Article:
State of US Fintechs

The State of the US Fintech Sector

While I mentioned the huge growth of Chinese fintechs in a previous blog, I didn’t want to take away from the enormous growth that the US has seen in the fintech sector. In recent years, dynamic growth has not only presented consumers with new products, but it has also driven change across the entire US financial industry.

A recent study by EY Financial has shed some light on the biggest factors for fintech growth and their effects on the future of commerce in the US. Here are a few takeaways:

Increased Usage

One of the main things driving the growth and adoption of fintech in the US is awareness. Globally, 96% of consumers are aware of fintech offerings whether they be payment apps, alternative bank accounts, or insurance. Although the US adoption of fintechs isn’t the highest globally, we have shown a steady year over year growth since 2017, peaking at 46% consumer adoption in 2019.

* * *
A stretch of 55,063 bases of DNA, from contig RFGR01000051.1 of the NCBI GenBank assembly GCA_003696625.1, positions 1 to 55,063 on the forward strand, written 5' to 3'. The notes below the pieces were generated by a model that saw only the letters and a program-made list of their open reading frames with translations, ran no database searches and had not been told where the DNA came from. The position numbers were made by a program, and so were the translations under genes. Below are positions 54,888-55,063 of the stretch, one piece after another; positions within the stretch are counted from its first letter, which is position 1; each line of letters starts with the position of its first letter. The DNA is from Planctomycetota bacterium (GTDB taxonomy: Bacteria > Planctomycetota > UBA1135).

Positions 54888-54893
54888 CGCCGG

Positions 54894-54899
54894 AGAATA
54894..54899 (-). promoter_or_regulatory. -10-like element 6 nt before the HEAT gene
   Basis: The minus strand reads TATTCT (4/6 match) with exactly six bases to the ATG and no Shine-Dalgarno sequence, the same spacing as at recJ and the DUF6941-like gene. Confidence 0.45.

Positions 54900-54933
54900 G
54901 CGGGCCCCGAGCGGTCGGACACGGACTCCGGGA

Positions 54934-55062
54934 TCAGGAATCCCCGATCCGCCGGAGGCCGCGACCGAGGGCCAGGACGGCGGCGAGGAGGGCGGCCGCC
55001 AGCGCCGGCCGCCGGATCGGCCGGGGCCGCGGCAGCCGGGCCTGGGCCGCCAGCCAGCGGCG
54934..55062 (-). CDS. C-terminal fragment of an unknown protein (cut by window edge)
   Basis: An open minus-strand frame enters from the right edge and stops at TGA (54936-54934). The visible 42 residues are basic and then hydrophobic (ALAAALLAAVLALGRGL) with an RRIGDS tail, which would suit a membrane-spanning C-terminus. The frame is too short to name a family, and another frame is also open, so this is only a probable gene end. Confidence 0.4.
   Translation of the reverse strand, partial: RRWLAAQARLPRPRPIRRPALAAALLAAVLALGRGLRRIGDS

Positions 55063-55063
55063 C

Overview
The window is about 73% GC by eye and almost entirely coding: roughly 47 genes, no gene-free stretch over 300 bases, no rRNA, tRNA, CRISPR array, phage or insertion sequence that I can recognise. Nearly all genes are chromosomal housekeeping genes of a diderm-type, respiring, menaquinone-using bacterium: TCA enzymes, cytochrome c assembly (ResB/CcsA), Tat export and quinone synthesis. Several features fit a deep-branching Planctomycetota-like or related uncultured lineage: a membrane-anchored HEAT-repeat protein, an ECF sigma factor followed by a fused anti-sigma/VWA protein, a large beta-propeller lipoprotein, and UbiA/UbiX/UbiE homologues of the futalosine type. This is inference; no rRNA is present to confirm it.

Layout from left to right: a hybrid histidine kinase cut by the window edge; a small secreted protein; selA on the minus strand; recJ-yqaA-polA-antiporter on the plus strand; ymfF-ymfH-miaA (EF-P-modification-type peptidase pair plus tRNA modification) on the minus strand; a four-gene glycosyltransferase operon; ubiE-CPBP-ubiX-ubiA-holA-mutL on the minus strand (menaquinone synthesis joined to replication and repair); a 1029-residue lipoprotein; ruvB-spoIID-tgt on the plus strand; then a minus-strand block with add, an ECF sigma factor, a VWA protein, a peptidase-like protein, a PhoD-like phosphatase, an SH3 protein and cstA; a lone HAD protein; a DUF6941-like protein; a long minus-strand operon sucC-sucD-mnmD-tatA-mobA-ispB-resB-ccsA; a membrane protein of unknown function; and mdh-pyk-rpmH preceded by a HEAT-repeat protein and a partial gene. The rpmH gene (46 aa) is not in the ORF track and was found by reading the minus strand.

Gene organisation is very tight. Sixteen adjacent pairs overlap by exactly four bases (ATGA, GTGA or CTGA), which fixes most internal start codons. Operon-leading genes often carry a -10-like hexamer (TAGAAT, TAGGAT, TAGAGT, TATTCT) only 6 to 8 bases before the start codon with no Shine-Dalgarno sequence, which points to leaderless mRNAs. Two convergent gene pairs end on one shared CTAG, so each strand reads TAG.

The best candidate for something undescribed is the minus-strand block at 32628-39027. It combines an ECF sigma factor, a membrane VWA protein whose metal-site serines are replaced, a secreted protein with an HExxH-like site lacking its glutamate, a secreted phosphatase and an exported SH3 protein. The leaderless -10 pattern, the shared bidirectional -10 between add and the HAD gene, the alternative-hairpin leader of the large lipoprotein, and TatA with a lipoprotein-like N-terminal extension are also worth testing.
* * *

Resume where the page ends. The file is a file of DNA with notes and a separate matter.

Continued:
Where is the adoption the strongest? While three out of four consumers use fintech payments and transfer services in recent years, other fintech applications have also grown with insurance being the second-most used fintech. Part of the boost in insurance adoption surrounds the use of mobile apps to file claims and request assistance, coupled with companies rolling out devices to track your driving habits to give more accurate measurements to calculate your rates. 

Among other applications, adoption has grown but budgeting/financial planning and borrowing are the two least used applications. Some experts speculate that the value of face to face interactions in those sectors could be the reason for slower adoption.